Why Self-Love Isn’t Selfish: 10 Ways to Love Yourself More
BY Kim Argetsinger June 14, 2016
In the words of RuPaul, "If you don't love yourself, how the hell you gonna love somebody else?"
I'm just wrapping up my fourth wedding in about as many months.
It's been a whirlwind of bridesmaid dresses, champagne, dancing, happy tears, ivory colored everything, and, most importantly, celebrating my dear friends' love.
And, as I take my last dress to the dry cleaners and look through the photos of couples saying their "I dos," it has me thinking...
Most of us aspire to find true love; to stand before our family and friends and declare our unconditional love for our person. But what about the love we declare for ourselves?
How many of us show the same care, the same attention, the same love towards ourselves?
How many of us treat ourselves with the same love we give freely and unconditionally to someone else?
"Self-love" used to be a term that made me cringe. It was right up there with "find yourself," most likely because I desperately needed more of both.
Self-love seemed indulgent, conceited, arrogant.
But self-love is not only NOT selfish, it's good for you (move over kale).
A growing number of studies show self-compassion (self-love), rather than self-esteem, may be the key to unlocking your potential for greatness. Researchers have linked self-love to a whole slew of benefits including greater life satisfaction, increased happiness, greater resilience, optimism, and less anxiety and depression. People with more self-love have been shown to be able to overcome difficult life events with more ease and have improved problem-solving abilities and decreased procrastination (who knew!?). (Read more here.)
You know that frustrating adage we've all heard (most often when we're single and crying into a pint of ice cream), "You need to love yourself first"? Turns out it's true.
Self-love can also lead to improved relationships. Research has shown that practicing self-love and self-compassion is likely to improve well-being in the context of interpersonal relationships. People with higher levels of self-love report being happier and more authentic in their relationships. (Read more here.)
Self-love influences everything, from who we pick to be in a relationship with, to our career, to how we cope with what life throws at us, and how we show up.
"I want you to throw out everything you think you know about self-esteem. You know those books that say, "I'm ok, you're ok?" F*** that. You're not "okay." You're SPECTACULAR. You're a gem in the rough. You're a shimmering, exploding supernova." - Garla Darling (Watch Garla Darling's TED talk on Radical Self-Love.)
The flip side? Lack of self-love holds us back. Dove found that six in ten girls will not do something because they feel they are not good enough. Not loving ourselves extends past our relationships (though, it will keep us settling in those, too) and keeps us playing small. It keeps us from trying new things and from going after what we want, often because we don't think we can do it or don't think we deserve it.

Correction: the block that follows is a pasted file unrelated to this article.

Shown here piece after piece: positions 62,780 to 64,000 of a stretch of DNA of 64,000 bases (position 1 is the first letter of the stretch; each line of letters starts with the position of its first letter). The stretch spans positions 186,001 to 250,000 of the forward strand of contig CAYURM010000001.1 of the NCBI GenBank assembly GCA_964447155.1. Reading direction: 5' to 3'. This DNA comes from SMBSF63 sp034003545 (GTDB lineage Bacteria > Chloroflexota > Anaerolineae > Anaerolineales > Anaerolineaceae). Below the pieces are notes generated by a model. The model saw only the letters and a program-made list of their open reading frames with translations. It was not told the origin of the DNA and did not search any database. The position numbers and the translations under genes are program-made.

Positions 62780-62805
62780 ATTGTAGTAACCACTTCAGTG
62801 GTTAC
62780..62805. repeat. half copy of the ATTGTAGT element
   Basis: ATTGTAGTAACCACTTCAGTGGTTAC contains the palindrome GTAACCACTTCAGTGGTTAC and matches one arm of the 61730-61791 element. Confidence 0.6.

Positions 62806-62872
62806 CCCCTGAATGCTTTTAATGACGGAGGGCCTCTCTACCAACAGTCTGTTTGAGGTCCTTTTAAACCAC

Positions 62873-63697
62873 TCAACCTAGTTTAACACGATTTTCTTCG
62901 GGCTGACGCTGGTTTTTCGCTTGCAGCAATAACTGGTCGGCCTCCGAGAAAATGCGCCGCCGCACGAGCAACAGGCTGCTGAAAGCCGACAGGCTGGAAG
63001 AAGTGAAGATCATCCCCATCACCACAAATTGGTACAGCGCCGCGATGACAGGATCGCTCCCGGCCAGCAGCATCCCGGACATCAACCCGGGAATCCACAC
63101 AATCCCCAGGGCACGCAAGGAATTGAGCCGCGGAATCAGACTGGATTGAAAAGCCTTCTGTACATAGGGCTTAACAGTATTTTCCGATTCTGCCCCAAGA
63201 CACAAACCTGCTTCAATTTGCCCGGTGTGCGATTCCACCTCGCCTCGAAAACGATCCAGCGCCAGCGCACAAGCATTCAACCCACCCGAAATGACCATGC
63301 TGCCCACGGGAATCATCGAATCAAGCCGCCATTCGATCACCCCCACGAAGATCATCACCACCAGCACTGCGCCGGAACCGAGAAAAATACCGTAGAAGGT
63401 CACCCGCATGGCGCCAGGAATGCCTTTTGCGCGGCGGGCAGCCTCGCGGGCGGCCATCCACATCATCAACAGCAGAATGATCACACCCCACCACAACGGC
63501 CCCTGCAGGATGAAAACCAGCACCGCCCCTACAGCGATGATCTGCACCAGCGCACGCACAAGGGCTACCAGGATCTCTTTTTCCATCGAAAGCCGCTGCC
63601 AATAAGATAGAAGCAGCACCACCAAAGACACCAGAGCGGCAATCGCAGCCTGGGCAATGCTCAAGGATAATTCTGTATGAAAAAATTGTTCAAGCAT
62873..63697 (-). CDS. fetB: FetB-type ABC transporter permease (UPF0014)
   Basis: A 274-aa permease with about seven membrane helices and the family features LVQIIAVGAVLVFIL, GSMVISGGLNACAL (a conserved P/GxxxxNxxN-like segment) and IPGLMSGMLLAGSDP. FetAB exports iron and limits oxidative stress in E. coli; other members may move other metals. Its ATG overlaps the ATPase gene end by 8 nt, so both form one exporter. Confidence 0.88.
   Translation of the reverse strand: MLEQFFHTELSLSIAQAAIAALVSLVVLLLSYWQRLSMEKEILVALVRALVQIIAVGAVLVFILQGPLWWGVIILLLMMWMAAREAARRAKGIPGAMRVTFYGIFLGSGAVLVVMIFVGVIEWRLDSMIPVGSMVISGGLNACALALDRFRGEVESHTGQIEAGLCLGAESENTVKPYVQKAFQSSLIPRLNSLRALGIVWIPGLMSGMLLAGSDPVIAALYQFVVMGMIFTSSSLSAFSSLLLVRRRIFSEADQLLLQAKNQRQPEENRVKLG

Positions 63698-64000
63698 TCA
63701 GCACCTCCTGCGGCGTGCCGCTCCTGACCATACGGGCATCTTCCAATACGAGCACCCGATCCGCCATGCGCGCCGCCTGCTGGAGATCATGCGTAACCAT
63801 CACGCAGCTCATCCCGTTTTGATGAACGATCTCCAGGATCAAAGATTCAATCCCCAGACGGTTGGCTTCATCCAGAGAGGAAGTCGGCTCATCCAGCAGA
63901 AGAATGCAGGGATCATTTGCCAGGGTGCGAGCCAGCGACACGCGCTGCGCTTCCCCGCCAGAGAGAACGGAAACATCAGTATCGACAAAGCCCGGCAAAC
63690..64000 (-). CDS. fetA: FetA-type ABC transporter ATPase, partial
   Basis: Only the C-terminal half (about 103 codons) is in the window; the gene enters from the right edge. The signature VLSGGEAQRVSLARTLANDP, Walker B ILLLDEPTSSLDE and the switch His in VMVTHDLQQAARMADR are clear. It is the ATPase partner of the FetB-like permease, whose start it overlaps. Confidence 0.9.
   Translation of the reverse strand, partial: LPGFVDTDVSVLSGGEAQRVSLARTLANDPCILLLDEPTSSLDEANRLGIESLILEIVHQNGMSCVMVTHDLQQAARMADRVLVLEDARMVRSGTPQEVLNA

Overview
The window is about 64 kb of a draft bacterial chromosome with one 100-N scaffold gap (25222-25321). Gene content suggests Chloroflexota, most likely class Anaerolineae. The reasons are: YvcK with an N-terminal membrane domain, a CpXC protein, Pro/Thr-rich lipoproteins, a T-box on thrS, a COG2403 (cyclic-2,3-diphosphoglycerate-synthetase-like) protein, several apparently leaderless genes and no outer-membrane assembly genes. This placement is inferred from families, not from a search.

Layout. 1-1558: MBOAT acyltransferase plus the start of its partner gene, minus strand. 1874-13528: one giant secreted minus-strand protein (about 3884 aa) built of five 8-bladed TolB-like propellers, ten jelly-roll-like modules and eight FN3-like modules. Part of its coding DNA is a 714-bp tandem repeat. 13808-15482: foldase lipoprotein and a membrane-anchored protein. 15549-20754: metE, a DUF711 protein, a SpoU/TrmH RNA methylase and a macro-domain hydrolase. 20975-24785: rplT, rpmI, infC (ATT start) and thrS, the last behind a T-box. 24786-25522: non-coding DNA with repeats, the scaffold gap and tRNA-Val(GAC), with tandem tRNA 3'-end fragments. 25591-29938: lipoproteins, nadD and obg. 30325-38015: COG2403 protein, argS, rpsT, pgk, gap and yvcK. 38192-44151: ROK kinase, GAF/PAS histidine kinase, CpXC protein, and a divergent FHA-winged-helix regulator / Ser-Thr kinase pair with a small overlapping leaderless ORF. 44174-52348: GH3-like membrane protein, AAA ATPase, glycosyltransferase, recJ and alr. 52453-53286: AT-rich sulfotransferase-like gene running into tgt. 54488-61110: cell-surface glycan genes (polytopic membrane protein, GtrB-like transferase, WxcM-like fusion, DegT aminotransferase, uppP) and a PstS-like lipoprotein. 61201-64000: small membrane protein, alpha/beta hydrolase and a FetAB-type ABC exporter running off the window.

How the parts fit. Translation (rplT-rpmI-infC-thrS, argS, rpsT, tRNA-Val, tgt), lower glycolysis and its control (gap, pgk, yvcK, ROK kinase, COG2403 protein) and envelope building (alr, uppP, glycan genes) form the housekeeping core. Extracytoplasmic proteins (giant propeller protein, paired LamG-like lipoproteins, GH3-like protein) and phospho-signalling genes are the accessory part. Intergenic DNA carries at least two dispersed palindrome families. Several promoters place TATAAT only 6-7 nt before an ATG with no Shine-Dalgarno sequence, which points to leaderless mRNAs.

Which brings me back to wedding bliss and wedding vows.
WHAT IF WE TOOK THOSE VERY SAME VOWS WE SAVE FOR THE PERSON WE PLAN TO SPEND THE REST OF OUR LIVES WITH AND TURN THEM ON OURSELVES, THE PERSON WE WILL SPEND OUR ENTIRE LIVES WITH? What if we promise to love ourselves for better, for worse, for richer, for poorer, in sickness and in health?
Want to give yourself some wedding-worthy self-love? Here are 10 ways to love yourself more:
- Up the self-care ante. This means taking care of yourself with love, which includes nourishing your body with healthy food and getting enough sleep.
- Treat yourself the way you would treat a significant other or close friend. We tend to treat those we care about with acceptance, empathy, and compassion. We give them emotional support, support them when they've "messed up," cheerlead them, and believe in them.
- Learn to set healthy boundaries. Say "no" or "I'll get back to you on that" instead of "yessing" others to please them.
- Stop spending time with toxic and draining people.
- Celebrate your wins, big and small.
- Dress and groom yourself with love. A study showed dressing better can affect your mood in a positive way.
- Take yourself out on a date. The Artist's Way calls it an "artist date," but whether or not you consider yourself an artist, put something nice on and take yourself out, solo, on a date.
- Write yourself a love letter, and list all of the things you love about yourself. Tell yourself you'll love you through the ups and downs. Feel a little silly or having a hard time? Pretend you're someone close to you, write the letter as if you were them.
- Start writing down all the compliments you receive. This is helpful for two reasons. Our brains have a negativity bias, so negative comments impact us more than positive ones do. And "neuroscience has shown that whatever you focus on shapes your brain... it's absolutely possible to create neural pathways that favor affirming thoughts," says researcher Kearney-Cooke. (Read more here.)
- Do something nice for yourself. This is different than taking yourself out on a date. One of the Five Love Languages is receiving gifts. Treat yourself to something you've been eying for a while. This bolsters your self-worth.
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